The Best and Worst Christmas Stories

Last year The Root's contributors shared their best and worst holiday experiences. In some cases, the best and worst are indistinguishable.

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Needless to say, there was no 2-foot-tall talking doll under the tree that year (yeah, kinda creepy in retrospect).

What ensued was a combination of foot stomping, door slamming and general havoc wreaking (along with my dad's yelling and my brother's sniggering).

In the midst of it was my grandmother, bemused by her first American Christmas. I knew she was disappointed that as children, we looked forward to Christmas more than to Diwali. So when she came into my room that morning, I braced myself for a lecture about Diwali, about poor children in India, about cutting my mom some slack.

But instead she just smiled and said, "Your brother put you up to this, didn't he ... you just weren't ready to stop believing yet." My Indian grandmother, who might have dressed and talked differently, wasn't quite as foreign as I thought. It's one of my earliest memories of her, the holidays and the house we live in -- the first in a series of memories from the 17 years she was with us.

By Mary C. Curtis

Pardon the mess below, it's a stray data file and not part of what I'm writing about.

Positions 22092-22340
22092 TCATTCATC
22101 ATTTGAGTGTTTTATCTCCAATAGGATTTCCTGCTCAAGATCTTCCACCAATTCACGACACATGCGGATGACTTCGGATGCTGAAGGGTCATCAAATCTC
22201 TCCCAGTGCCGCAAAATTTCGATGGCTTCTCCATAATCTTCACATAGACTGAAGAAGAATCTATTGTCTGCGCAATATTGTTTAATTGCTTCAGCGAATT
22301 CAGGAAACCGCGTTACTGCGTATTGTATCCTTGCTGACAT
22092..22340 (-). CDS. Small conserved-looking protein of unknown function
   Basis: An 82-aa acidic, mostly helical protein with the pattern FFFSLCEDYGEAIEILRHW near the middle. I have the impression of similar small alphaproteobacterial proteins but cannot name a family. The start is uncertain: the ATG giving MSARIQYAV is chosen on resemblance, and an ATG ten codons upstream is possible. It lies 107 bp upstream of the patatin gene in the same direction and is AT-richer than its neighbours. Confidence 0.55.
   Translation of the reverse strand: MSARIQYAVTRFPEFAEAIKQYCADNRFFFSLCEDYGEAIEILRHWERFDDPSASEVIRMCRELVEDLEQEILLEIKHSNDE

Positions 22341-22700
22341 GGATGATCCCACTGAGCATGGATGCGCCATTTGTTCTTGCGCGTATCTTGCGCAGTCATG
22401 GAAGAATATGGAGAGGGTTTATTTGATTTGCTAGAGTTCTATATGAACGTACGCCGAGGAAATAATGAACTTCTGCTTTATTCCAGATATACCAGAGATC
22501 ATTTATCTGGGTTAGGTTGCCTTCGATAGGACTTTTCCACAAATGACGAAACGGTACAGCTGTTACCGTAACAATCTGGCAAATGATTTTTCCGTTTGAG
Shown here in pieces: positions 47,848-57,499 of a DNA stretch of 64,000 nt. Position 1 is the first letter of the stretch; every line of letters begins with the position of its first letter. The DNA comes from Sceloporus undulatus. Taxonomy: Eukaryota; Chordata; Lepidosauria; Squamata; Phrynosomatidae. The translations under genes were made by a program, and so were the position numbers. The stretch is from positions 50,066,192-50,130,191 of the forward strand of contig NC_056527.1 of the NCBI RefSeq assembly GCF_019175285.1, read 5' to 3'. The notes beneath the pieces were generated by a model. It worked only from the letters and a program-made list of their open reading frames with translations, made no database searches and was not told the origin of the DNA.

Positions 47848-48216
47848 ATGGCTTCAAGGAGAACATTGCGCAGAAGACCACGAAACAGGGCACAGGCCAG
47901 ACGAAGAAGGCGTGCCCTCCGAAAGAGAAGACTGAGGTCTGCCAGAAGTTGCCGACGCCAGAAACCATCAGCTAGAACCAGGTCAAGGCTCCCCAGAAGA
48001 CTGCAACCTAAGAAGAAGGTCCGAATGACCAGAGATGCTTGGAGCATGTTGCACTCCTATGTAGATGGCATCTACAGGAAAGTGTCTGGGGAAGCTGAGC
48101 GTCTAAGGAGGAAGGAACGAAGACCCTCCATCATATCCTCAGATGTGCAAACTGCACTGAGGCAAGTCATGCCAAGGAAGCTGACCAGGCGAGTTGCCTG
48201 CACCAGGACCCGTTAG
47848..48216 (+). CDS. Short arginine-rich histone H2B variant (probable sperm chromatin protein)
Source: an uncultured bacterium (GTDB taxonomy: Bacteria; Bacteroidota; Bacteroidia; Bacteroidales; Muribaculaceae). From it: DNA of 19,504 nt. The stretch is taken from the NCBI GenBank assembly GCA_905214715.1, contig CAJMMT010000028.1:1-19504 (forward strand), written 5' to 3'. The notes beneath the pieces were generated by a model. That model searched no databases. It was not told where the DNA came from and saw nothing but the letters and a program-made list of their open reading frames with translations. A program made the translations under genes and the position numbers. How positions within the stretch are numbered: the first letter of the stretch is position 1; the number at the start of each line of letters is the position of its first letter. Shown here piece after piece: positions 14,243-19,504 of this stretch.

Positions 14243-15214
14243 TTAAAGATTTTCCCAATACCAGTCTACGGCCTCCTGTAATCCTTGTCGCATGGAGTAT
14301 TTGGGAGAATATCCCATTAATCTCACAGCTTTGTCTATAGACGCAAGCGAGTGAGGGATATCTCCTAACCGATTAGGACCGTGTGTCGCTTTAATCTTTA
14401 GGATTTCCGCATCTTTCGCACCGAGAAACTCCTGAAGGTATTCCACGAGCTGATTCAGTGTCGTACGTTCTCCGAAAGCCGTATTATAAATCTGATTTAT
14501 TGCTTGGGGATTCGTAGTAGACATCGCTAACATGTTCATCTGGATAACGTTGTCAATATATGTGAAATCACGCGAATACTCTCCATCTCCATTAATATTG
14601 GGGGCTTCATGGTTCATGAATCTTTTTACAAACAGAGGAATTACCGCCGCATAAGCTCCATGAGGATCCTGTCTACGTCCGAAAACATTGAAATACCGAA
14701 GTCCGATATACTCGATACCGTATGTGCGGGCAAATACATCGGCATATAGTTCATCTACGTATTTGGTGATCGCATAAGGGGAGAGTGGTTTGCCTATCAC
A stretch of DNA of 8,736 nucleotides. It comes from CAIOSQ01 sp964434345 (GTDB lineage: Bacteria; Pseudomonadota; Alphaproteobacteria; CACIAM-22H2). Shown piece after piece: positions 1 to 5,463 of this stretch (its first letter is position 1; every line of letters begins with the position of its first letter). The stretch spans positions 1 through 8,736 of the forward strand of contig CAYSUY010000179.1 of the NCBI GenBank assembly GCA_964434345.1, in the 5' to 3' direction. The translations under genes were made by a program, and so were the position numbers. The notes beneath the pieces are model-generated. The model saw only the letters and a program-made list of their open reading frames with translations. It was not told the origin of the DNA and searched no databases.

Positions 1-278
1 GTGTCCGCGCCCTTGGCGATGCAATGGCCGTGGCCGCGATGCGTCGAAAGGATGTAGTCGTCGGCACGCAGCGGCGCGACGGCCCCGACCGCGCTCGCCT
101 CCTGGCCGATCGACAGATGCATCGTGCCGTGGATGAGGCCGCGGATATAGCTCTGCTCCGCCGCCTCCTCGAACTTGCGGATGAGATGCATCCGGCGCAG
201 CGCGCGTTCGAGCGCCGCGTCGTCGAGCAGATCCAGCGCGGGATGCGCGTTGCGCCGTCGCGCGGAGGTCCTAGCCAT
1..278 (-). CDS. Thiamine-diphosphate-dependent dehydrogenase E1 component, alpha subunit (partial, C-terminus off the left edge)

The best Christmas memory is often the simplest. Mine is the search for the perfect tree -- just me and my Dad -- every Christmas Eve. This late start on holiday decor might seem strange for those who are finished shopping and trimming by Thanksgiving, but remember, the 12 days of Christmas begin on Dec. 25. My family was old school that way.

By the 24th, the stage in our Baltimore row house was set: the platform with the trains that ringed the base where the tree would stand, the ornaments -- each with its own memory -- unearthed from the back of the closet. That left only the star of the show.

As the youngest of five children in a big, busy household, for me the best part was enjoying alone time with my father. Yes, I was a daddy's girl. We would drive from lot to lot in the cold, looking for a tree that would be a perfect fit alongside the staircase. It had to be full -- no gaps -- before one strand of tinsel or colored bulb would adorn it.

My dad and I were perfectionists. He always said that I was the only one he could trust to tell him the brutal truth about each tree we considered; I would never settle for good enough. He would hold the candidate in question and slowly twirl it. If a vendor tried to explain away a bare spot by saying we could turn that side to the wall, we would be out of there. No matter how late it got, we would persevere -- and we were never late for midnight Mass.

My father died years ago. He never got to meet my son, who has his grandfather's sense of humor, style and same wanting everything just so. Never settling is a lesson that's stayed with me. And though striving for perfection might mean a few disappointments, I wouldn't have it any other way.